NEW ORLEANS A lot of thoughts raced through my mind Monday night while watching the Minnesota Vikings dismantle the New Orleans Saints on a national stage at U.S. Bank Stadium in downtown Minneapolis.
Don’t be misled by the final score — 29-19. It wasn’t that close.
Former Vikings/current Saints running back Adrian Peterson barely broke a sweat in his much-ballyhooed homecoming. In nine uneventful snaps, “All Day’’ produced 18 yards rushing on a career-low six totes. Vikings rookie Dalvin Cook stole the show in his debut, running for 127 yards on 22 carries to break Peterson’s franchise record for most rushing yards by a rookie in his debut.
In fact, Peterson’s first game with the Saints may best be remembered for a first-half sideline exchange with Saints Sean Payton. Much to do about nothing, Payton said afterward, “and I am being honest.”
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Let’s go to the good news first.
Thank goodness the Saints had kicker Wil Lutz (13 points, perfect on four FG attempts) and punter Thomas Morstead (53.3-yard average with a long of 68). And finally, yes finally, 15 games remain in the regular season, including Sunday’s home opener at the Mercedes-Benz Superdome against the defending Super Bowl champion New England Patriots, who also are 0-1.
OK, now to the cold, hard facts.
The 2016 regular season ended on Jan. 1. Since then, Saints General Manager Mickey Loomis, Payton and their football operations were given all the necessary resources by owner Tom Benson to upgrade a roster and put a better product on the field.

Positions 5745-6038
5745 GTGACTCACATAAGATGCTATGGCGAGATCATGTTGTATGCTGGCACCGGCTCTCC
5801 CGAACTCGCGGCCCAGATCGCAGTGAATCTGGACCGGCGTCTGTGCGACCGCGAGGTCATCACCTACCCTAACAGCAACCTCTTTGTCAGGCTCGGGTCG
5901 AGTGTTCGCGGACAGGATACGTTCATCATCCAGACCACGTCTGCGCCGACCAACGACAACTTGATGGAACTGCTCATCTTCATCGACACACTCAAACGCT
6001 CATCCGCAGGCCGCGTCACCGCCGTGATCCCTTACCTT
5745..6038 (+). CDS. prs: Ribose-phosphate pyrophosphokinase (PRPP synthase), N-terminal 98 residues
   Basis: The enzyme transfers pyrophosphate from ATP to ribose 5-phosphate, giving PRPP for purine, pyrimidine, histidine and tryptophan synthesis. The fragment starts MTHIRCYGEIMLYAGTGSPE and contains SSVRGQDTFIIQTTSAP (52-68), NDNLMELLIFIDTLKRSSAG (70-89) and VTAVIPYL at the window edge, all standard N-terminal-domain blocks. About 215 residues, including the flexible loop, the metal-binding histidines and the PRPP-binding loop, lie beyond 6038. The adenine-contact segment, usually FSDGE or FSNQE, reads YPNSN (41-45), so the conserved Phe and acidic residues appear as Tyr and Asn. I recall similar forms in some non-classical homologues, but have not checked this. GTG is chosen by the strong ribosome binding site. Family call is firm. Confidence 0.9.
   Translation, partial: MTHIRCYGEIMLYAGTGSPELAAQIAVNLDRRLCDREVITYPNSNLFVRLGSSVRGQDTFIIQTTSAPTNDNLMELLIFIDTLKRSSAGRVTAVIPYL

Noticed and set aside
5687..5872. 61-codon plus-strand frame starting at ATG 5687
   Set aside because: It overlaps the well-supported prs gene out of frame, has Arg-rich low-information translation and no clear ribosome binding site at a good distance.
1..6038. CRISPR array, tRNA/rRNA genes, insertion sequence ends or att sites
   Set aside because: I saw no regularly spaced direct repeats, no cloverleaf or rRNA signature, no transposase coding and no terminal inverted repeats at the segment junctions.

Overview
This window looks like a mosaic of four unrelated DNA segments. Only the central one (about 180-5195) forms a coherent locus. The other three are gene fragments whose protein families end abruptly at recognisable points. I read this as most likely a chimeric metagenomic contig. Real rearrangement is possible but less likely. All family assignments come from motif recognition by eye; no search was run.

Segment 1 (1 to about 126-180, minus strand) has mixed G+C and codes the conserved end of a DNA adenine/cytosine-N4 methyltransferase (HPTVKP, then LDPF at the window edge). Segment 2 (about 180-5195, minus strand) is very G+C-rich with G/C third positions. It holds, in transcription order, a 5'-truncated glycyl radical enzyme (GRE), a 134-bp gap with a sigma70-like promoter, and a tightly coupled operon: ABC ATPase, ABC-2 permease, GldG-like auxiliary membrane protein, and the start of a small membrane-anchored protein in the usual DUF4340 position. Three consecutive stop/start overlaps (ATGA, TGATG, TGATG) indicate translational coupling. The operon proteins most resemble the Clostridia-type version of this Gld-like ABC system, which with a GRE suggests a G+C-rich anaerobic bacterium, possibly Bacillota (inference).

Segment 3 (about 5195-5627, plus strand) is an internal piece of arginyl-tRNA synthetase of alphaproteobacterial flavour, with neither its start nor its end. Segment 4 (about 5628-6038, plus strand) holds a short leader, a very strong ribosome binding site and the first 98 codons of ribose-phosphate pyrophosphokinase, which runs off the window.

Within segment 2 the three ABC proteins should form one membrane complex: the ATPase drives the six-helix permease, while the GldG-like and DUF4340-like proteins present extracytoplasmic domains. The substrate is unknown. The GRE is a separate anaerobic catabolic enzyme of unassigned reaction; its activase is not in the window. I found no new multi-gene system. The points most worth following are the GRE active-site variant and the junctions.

I would love to know Benson’s first impression.
He can’t be happy with the offense, and that includes quarterback Drew Brees.
They squandered multiple opportunities in the red zone (one TD, five trips). Pass protection was poor, especially when right tackle Zach Strief exited in the second quarter with a sprained left knee putting overnatched backup Senio Kelemete in an untenable situation. (Strief reportedly suffered a sprained MCL and will be out four to five weeks.)
The offense also had no game changing plays from running backs Mark Ingram, rookie Alvin Kamara and Peterson, and a receiving corps led by Michael Thomas and Ted Ginn.
Through three quarters, when it counted most, Brees & Co. had produced nine points and fewer than 200 total yards. In the fourth quarter, when the Vikings defense retreated and essentially played not to give up splash plays, Brees matched his passing yards total through three quarters. He dinked and dunked his way to 15 of 17 for 142 yards and one TD.
Benson also can’t be happy with his team’s rebuilt defense which looked so promising during the preseason under coordinator Dennis Allen. After one game, the Saints defense finds itself ranked No. 29 leaguewide, two spots below where it finished last season.
Other than defensive end Cam Jordan (1 sack, 2 QB hits), the Saints pass rush rarely made Vikings quarterback Sam Bradford squirm in the pocket. Working behind five new offensive linemen, Bradford patiently picked apart the Saints youthful secondary, completing 27 of 32 passes (84.4 completion percentage) for 346 yards, three touchdowns, no interceptions and a stellar 143.0 passer rating.
Even with a receiver-depleted offense, if the Saints don’t get more pressure on Patriots quarterback Tom Brady, it could be a long afternoon ... and a fourth consecutive 0-2 start for the Black and Gold.
Brian Allee-Walsh is a long-time Saints reporter based in New Orleans. He can be reached at firstname.lastname@example.org.